Evidence suggests that inflammation plays a key role in the pathogenesis of atherosclerosis. The chronic inflammatory process can develop to an acute clinical event by the induction of plaque rupture and therefore cause acute coronary syndromes. The aim of this study was to determine the serum levels of the circulating acute-phase reactant C-reactive protein (CRP), which is a sensitive indicator of inflammation, in patients with chronic stable coronary artery disease (CAD) and acute coronary syndromes (ACS). We studied 56 subjects: 1) 25 consecutive patients (18 men, seven women; mean age, 68.5 +/- 14.3 years, range, 40-86) with unstable angina (UA) or acute myocardial infarction (AMI); 2) 31 consecutive patients (25 men, six women; mean age 64 +/- 12.7; range, 47-83, years) with signs and symptoms of clinically stable CAD. High-sensitivity-C-reactive protein (hs-CRP) levels were determined with a commercially available enzyme-linked immunoassay method. In patients with unstable angina and AMI before reperfusion therapy, CRP levels were not significantly different to those in patients with stable CAD (5.96 +/- 2.26 versus 4.35 +/- 2.6 mg/L; P = 0.12), but tended to be higher in patients with unstable angina and AMI. Baseline CRP levels in the subgroup of patients with AMI (6.49 +/- 2.28 mg/L) were significantly higher than levels in patients with stable CAD (4.35 +/- 2.6 mg/L; P = 0.02). CRP levels in patients with unstable angina and AMI were measured four times during a 72-hour period (0, 12, 24, and 72 hours). The lowest value was observed at baseline and differed significantly from values measured at any other time of the observation period (P < 0.001; 5.96 +/- 2.26; 9.5 +/- 9.04, 18.25 +/- 11.02; 20.25 +/- 10.61). CRP levels after 12, 24, and 72 hours were also significantly different to the initial values for patients with stable CAD (P < 0.01). There was no correlation between CRP and creatine kinase (CK), CK-MB isoenzyme, or troponin I positivity as markers for the extent of the myocardial injury during the observation period. Baseline levels of serum CRP tended to be higher in patients with unstable angina or AMI but were not significantly different from levels in patients with chronic stable CAD. In the subgroup of patients with AMI, baseline CRP levels were significantly higher than the levels in patients with stable CAD. CRP as a marker of inflammation is significantly increased in patients with AMI and unstable angina shortly after the onset of symptoms (after a period of 12 hours), supporting the hypothesis of an activation of inflammatory mechanisms in patients with an acute coronary syndrome or AMI.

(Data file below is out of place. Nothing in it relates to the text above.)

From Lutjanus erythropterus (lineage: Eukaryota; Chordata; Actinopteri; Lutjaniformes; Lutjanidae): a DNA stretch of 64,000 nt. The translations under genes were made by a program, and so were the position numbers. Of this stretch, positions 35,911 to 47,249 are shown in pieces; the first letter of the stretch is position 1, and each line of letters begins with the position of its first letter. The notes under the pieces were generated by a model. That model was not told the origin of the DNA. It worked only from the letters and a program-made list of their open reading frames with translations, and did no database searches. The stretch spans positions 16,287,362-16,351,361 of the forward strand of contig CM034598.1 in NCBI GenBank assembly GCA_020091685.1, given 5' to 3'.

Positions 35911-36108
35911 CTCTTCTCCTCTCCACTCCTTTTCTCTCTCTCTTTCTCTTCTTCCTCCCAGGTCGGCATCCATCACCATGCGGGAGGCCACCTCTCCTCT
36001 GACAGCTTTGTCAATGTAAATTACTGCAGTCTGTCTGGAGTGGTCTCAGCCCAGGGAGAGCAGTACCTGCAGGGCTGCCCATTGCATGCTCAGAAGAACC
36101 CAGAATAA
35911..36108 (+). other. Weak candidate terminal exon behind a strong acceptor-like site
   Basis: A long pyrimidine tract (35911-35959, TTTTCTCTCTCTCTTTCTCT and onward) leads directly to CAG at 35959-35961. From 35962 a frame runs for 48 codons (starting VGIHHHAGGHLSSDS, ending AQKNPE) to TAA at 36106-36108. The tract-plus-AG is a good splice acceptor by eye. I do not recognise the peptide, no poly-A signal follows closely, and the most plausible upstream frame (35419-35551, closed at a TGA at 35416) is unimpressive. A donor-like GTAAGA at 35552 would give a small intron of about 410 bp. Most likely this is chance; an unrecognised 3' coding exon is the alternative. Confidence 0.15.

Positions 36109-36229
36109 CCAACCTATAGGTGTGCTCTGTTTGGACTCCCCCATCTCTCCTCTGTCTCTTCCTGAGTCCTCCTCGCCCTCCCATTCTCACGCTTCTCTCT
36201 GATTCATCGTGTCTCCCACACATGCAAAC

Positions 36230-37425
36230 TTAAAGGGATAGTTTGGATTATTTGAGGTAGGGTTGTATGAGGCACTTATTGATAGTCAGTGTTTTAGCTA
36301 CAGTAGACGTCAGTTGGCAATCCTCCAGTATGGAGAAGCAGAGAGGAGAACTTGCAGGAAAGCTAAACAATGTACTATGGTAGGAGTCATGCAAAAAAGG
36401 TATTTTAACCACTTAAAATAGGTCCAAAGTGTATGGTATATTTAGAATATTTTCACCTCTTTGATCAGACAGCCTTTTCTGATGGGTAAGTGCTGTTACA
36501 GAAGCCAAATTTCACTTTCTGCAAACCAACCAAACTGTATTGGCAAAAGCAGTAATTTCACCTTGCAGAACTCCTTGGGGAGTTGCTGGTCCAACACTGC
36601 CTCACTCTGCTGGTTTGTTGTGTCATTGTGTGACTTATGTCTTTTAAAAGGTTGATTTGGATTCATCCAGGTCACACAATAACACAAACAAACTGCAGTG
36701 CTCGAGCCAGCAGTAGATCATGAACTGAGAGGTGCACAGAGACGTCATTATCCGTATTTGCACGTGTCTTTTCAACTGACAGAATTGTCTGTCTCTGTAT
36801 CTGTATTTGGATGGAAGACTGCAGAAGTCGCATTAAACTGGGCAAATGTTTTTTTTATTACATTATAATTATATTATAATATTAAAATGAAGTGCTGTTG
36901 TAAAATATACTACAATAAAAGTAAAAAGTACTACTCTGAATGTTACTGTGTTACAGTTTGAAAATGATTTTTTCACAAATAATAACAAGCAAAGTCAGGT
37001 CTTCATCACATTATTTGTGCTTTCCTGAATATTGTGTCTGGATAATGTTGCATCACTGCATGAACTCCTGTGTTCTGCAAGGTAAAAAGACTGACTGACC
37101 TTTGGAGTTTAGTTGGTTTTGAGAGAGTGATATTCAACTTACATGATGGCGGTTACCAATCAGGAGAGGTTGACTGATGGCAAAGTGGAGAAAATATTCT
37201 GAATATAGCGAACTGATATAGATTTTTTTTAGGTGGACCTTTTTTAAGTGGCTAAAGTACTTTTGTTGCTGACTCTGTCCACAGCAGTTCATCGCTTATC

Jpn Heart J. 2002 Nov;43(6):607-19